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Truths, myths about big downturns

The Arizona Republic

In Congress, apparently two wrongs can make a right. The House rejected the bailout bill standing alone. The House rejected the tax bill standing alone.

But when the Senate combined the two, the combination passed the House with votes to spare.

The notion that giving Treasury Secretary Henry Paulson $750 billion to go on a shopping spree would restore “confidence” in the markets and all would be OK quickly dissipated.

The American economy is undergoing two large corrections, from overinvestment in housing and overborrowing in general. There’s nothing psychological about it.

Correcting for overborrowing necessitates that some people who want credit won’t get it and those who do get it will have to pay more for it.

The inevitable, and necessary, credit reduction has been made more acute and turbulent by accounting rules that require that mortgage-backed securities be booked not on their likely value held to maturity, but for what they could be sold for today.

The bailout is intended to relieve that by having taxpayers buy the excessively discounted MBSs. Equal if not greater relief could have been obtained, at no cost or risk to taxpayers, by simply suspending the accounting rule.

The Securities and Exchange Commission did relax the rule, but in a way that’s only marginally helpful. The SEC said that if there is a market, sales prices have to be used. If there is no market, then hold-to-maturity value can be booked. And if there is sort of a market, then a combination of factors can be considered.

In other words, it’s a “take-your-chances” rule, another element of uncertainty in circumstances where uncertainty is a major part of the problem.

Moreover, the Paulson shopping spree will undermine whatever relief the SEC provided. Using hold-to-maturity values is permitted only to the extent there is not a market setting prices.

But Paulson is going to create a market. And the first sales are likely to be from the most desperate sellers, so the prices are likely to be heavily discounted.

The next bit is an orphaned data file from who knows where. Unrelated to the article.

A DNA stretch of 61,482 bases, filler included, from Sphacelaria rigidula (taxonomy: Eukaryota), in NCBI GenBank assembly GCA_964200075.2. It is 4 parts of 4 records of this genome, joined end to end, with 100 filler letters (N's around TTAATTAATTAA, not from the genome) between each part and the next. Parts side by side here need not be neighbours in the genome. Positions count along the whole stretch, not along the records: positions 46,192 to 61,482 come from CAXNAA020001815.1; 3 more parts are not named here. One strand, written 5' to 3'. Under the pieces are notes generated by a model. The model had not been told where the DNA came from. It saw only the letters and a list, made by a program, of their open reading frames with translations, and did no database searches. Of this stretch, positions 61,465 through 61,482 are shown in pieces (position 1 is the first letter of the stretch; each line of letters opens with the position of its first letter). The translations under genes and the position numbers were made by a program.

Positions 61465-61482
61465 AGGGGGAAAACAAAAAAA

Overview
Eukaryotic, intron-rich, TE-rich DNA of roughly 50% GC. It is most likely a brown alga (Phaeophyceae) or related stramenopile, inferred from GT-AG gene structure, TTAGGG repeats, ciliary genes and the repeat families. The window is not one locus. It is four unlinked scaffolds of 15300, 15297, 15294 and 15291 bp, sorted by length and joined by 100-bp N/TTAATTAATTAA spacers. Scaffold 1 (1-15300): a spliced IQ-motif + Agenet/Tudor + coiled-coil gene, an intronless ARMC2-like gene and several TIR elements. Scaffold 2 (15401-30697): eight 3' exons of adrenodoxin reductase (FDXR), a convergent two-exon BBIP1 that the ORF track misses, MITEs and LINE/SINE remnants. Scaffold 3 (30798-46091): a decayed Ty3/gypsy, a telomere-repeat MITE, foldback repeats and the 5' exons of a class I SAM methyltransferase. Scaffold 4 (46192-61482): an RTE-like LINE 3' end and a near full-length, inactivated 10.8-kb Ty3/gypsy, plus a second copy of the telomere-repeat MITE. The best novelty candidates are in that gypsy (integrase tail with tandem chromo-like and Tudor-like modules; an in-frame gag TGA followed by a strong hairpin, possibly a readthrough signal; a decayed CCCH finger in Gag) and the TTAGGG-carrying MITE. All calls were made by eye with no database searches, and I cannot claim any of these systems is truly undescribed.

While the bailout is unlikely to fix the American economy, it may mark a turning point in the relationship between government and private business and thus in the character of the American political economy.

Many economic historians now believe that the Great Depression resulted from a conflation of large government errors: a contraction in the money supply of a third, and the adoption of protective tariffs and tax increases under Hoover.

The downturn was prolonged by inconsistent and hostile business regulation by Roosevelt, which kept private capital on the sidelines.

However, the searing public impression, and thus what is politically significant, is that capitalism careened out of control. That led to the belief that an activist government needs to put up guard rails for it.

The current economic problems are also likely to be seen in retrospect as resulting from a series of governmental mistakes:

• Too loose of monetary policy for too long creating a debt bubble

• Government favoritism for Fannie Mae and Freddie Mac stifling the development of a more risk-aware secondary market for mortgages

• An arbitrary and capricious initial reaction to the debt bubble bursting that scared off private capital

• And an overreaction to temporary spikes in short-term interest rates that created yet more uncertainty and unwillingness to deploy private capital.

However, the searing public impression, reinforced by the bailout, is that the American system of regulating finance primarily for disclosure failed, and therefore it has to be replaced.

If taxpayers are going to be on the hook for bad investments if they get large enough, then government, acting as the agent for taxpayers, has to try to make sure that there are no such large, bad investments.

Regulating the financial markets generally for prudence, rather than just institutions whose deposits are federally insured, is almost inevitable.

But that may be just the beginning.

The federal government now owns the two biggest mortgage finance firms in the country, as well as the biggest insurance company. The bailout law requires Paulson to take equity as part of the shopping spree.

Free markets require that competition determine outcomes. Government sets the rules of engagement but doesn’t take sides in the game.

Markets become distorted when private business and government become so entwined, intermingled and interconnected that government becomes more a player in the game than a referee.

In many ways, the United States is moving in that direction. The historical record in other countries suggests that it’s not a very productive way to organize a political economy.

Robert Robb, an Arizona Republic columnist, writes about public policy and politics in Arizona.

E-mail: robert.robb@arizonarepublic.com

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